Facilities > VLA > Data Processing > Pipeline > VLA Pipeline Bug Affecting Flux Density Scale for Multi-band Data

VLA Pipeline Bug Affecting Flux Density Scale for Multi-band Data

A software bug is present in the VLA CASA pipeline versions 6.1.2 (2020.1.0.36) and 6.2.1 (pipeline 2021.2.0.128). These CASA versions were in use between 10 December 2020 to September 2022. This bug can affect the flux density scale of pipeline-processed multi-band data.

In August 2022, we uncovered a software bug that can affect the flux density scale of multi-band data calibrated by the VLA pipeline. This issue is present specifically for datasets where the fitorder is greater than 2 in the task hifv_fluxboot/hifv_fluxboot2 (see ‘By Task’, Stage 11 in the current VLA pipeline weblog). If your data set was single-band or the fit order in your multi-band data set was less than or equal to 2, your calibrated data are not impacted by this bug.

We emphasize that this bug is in the pipeline and not in CASA itself; manually calibrated data are not impacted by it. The two pipeline versions with this bug are CASA 6.1.2 (pipeline version 2020.1.0.36) and CASA 6.2.1 (pipeline version 2021.2.0.128). These CASA versions were in use between 10 December 2020 to September 2022.

The issue results from the pipeline call to the CASA task setjy not propagating the 3rd and 4th order spectral terms to the setjy parameters. Thus, the flux density for the complex gain calibrator was not getting properly set as a function of frequency. This inaccuracy is then transferred to the flux density scale of the calibrator(s) and science target(s).

The severity of the issue on a given dataset depends on the flux density vs. frequency behavior of the complex gain calibrator, with the impact ranging from negligible to a factor of 1.5 error in the flux density scale. If the complex gain calibrator has a simple spectrum, i.e., dominated by a power law decrease with increasing frequency, the impact may be minimal. However, for a more complex spectral shape, particularly when the behavior is different at low vs. high frequencies, the propagated error in the flux density scale is likely more severe. We have generally seen the largest discrepancies in the lowest frequency bands of multi-band data (L and/or S-bands). The most severe cases can show a 'staircase' pattern in the plots of calibrator flux density vs. frequency in the weblog for the hifv_plotsummary task (Stage 17). For less severe cases, users would see spread in gain amplitudes across all antennas in the Gain Amplitude vs. Time plots, and they would see similar issues in the Gain Amplitude vs. Frequency plots with the gain amplitudes likely changing with frequency. Examples of the issue are given below.

A fix for this bug will be available in the next CASA+pipeline release, which is expected at the end of September 2022. We will be reprocessing the affected data as resources allow and re-ingesting the fixed calibrations into the archive. Users requiring fixed data on a shorter timescale will have the ability to reprocess their data with the new CASA+pipeline package when it is available. Manual processing of data (without using the pipeline or its tasks) is not affected by this bug. Users are encouraged to contact the NRAO helpdesk (https://help.nrao.edu) if they have further questions about this bug, require more information, and/or need help to assess the severity of the bug's impact on their data.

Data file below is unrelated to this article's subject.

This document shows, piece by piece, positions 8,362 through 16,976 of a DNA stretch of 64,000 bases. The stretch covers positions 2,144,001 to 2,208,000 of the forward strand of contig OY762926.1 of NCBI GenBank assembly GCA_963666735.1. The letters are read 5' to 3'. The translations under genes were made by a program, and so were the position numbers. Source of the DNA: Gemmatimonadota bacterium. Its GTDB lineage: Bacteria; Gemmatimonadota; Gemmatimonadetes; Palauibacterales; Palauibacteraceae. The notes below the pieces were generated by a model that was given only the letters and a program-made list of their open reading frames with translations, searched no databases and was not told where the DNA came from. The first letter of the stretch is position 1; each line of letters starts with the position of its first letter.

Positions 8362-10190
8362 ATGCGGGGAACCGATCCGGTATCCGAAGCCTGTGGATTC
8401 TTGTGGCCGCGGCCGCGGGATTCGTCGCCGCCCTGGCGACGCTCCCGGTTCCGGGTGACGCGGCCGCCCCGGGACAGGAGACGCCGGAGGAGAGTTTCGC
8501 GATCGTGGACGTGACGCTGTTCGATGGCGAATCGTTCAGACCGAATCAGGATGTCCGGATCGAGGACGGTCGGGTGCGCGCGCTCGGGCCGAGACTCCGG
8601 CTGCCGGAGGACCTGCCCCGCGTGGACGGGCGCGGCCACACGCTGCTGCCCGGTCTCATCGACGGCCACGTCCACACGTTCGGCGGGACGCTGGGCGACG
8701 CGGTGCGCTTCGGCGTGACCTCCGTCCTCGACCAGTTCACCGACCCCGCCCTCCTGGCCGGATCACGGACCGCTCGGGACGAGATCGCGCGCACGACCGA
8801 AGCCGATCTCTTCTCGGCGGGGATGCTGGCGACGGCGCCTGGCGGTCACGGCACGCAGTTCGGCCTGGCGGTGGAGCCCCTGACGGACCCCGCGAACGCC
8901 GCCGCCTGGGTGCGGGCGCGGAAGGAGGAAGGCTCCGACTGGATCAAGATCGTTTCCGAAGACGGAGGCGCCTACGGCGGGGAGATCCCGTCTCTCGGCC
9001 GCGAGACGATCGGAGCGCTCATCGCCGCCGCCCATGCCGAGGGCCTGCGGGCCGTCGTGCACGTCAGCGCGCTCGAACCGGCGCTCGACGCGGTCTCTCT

More Details and Examples:

In fluxboot stage, when 3 or 4 spectral index coefficients are determined, this pipeline bug causes only the first 2 terms to be used when setting the calibrator flux density scale. For instance, the spectral index coefficients table from fluxboot stage may show:

and the setjy call in the pipeline should be:

setjy( vis='finalcalibrators.ms', field='1616-181', spw='2~161', selectdata=False, timerange=, scan=, intent=, observation=, scalebychan=True, standard='manual', model=, modimage=, listmodels=False, fluxdensity=[0.25255, 0.0, 0.0, 0.0], spix=[-0.11554, -0.33331, -0.07365, 0.42120], reffreq='14630590975.918522Hz', polindex=[], polangle=[], rotmeas=0.0, fluxdict={}, useephemdir=False, interpolation='nearest', usescratch=True, ismms=False )

However, the bug causes only the first 2 terms to be used:
spix=[-0.11554, -0.33331]

Below are images comparing the gain calibrator model column after running setjy with 2 and 4 terms (these were manually plotted, i.e., were not generated in the pipeline weblog).

Calibrator model when only 2 terms are used:

 Calibrator model when 4 terms are used:

 

One symptom of the bug is a large a spread in the gain solutions for the most affected bands, which will appear on all antennas.

Gain amp vs. frequency when only 2 terms are used:

Gain amp vs. time when only 2 terms are used:

Gain amp vs. frequency when 4 terms are used:

Gain amp vs. time when 4 terms are used:

In the example below, the S-band data are forced into a positive slope when it should be negative. This can result in the corrected amplitudes being discontinuous between spectral windows, resulting in what looks like stairs/steps.

Spectral index fit using all 4 spix terms. In S-band (below 4 GHz on top X axis), the slope is clearly negative:

 

Corrected amp. vs frequency for the phase calibrator in S-band. Slopes within each spectral window are negative, but the overall slope across the band is positive because the model only used 2 spix terms instead of 4: